utilizing an irrigation controller to at least partially control a water application device;
providing a first communication system comprising a public packet switched network;
coupling the irrigation controller and a host computer using the first communication system;
coupling the irrigation controller and the user using a second communication system;
the user entering irrigation operating information into the irrigation controller using the second communication system; and
the irrigation controller causing at least a portion of the irrigation operating information to be transmitted to the host computer using the first communication system.
13. The method of claim 12 wherein the step of entering the irrigation operating information comprises the user entering the irrigation operating information into a personal computer, and the personal computer transmitting the information to the irrigation controller via the second communication system.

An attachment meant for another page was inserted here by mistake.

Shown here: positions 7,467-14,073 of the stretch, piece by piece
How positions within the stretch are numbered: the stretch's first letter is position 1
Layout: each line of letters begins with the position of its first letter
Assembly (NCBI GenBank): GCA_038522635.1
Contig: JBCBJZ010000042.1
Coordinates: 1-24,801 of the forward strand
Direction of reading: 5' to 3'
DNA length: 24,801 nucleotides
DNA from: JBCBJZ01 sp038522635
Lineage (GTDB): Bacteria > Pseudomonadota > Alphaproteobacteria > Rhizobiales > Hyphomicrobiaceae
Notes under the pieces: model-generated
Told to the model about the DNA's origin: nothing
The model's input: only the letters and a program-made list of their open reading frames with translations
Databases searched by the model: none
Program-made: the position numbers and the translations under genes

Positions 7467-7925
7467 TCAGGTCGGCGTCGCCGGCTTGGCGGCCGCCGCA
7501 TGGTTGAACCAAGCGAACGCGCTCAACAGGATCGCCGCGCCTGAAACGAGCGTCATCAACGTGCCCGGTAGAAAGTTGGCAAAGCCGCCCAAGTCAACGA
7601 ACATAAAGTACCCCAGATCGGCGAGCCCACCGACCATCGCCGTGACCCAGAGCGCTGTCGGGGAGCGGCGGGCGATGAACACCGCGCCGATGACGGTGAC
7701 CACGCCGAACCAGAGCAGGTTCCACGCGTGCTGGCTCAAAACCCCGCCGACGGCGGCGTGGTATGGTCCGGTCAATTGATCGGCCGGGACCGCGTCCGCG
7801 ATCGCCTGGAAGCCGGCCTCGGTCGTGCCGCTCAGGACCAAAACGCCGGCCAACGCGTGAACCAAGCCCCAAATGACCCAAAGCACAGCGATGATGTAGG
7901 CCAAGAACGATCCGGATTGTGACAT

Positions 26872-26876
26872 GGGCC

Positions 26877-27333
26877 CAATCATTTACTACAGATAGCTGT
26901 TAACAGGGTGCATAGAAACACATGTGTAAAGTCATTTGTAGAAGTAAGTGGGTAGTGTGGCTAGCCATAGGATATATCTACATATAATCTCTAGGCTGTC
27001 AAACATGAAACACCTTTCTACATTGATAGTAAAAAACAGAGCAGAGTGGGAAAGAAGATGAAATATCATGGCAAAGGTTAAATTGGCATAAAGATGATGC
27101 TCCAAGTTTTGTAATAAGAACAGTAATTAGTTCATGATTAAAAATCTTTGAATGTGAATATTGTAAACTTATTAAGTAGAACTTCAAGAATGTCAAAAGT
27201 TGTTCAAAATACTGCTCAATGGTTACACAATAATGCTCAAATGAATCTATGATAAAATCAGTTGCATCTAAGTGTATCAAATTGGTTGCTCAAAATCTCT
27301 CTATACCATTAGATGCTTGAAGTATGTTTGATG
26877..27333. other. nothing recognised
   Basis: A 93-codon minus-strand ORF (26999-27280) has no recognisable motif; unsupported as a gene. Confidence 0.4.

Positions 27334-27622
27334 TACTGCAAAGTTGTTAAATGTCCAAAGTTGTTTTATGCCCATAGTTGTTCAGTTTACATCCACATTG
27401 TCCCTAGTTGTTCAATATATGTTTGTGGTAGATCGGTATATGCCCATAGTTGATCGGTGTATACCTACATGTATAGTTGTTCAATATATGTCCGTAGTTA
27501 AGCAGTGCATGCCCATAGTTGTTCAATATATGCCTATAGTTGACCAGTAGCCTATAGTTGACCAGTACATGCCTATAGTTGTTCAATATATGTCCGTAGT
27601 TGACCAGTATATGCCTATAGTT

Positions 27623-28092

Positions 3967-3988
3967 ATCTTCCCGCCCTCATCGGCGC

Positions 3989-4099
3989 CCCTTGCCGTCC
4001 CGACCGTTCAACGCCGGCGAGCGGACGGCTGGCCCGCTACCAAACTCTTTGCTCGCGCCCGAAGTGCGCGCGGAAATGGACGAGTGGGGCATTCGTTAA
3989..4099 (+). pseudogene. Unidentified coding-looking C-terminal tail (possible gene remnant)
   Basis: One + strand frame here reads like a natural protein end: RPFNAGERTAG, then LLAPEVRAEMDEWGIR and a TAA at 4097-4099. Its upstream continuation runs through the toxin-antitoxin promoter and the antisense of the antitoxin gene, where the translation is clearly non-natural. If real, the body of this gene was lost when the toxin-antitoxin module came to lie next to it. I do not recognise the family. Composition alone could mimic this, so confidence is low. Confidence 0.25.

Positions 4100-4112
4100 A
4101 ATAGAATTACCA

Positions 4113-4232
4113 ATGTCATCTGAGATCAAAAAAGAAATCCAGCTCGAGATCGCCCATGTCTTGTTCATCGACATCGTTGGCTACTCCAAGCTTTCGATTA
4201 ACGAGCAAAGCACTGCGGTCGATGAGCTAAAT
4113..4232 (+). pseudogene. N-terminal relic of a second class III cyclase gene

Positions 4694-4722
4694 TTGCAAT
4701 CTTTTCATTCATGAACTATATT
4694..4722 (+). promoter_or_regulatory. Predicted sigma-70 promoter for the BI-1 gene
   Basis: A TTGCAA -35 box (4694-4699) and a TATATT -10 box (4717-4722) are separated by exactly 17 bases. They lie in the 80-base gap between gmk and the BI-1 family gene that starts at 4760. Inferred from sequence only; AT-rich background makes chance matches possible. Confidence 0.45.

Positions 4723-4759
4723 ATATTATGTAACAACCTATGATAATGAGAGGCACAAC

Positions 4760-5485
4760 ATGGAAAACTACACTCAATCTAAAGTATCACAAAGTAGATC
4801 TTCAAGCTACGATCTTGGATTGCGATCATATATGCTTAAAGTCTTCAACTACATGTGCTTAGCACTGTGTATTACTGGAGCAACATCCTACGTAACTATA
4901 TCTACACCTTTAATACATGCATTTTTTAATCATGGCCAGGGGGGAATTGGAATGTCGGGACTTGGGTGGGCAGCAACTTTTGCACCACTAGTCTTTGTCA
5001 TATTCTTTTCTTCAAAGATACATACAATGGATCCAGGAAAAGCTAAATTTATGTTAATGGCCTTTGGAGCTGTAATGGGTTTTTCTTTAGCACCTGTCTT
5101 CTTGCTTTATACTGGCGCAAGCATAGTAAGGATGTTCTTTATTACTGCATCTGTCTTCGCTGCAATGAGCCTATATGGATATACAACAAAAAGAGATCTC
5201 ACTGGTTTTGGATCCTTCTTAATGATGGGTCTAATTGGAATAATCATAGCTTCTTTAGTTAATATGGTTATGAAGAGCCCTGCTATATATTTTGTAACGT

14. The method of claim 12, further comprising:
providing the irrigation controller with a microprocessor programmed to receive additional information from the host computer via the first communication system; and
the microprocessor determining an irrigation schedule based at least in part on the irrigation operating information from the user, and the additional information from the host computer.
15. The method of claim 14, further comprising:
providing the irrigation controller with local water usage data; and
the microprocessor determining an irrigation schedule based at least in part on the water usage data.
16. The method of claim 15 wherein the step of determining an irrigation schedule further includes the microprocessor computing a desired quantity of water to be applied to an irrigated area for a specific period of time.
17. The method of claim 16 wherein the period of time is at least one day.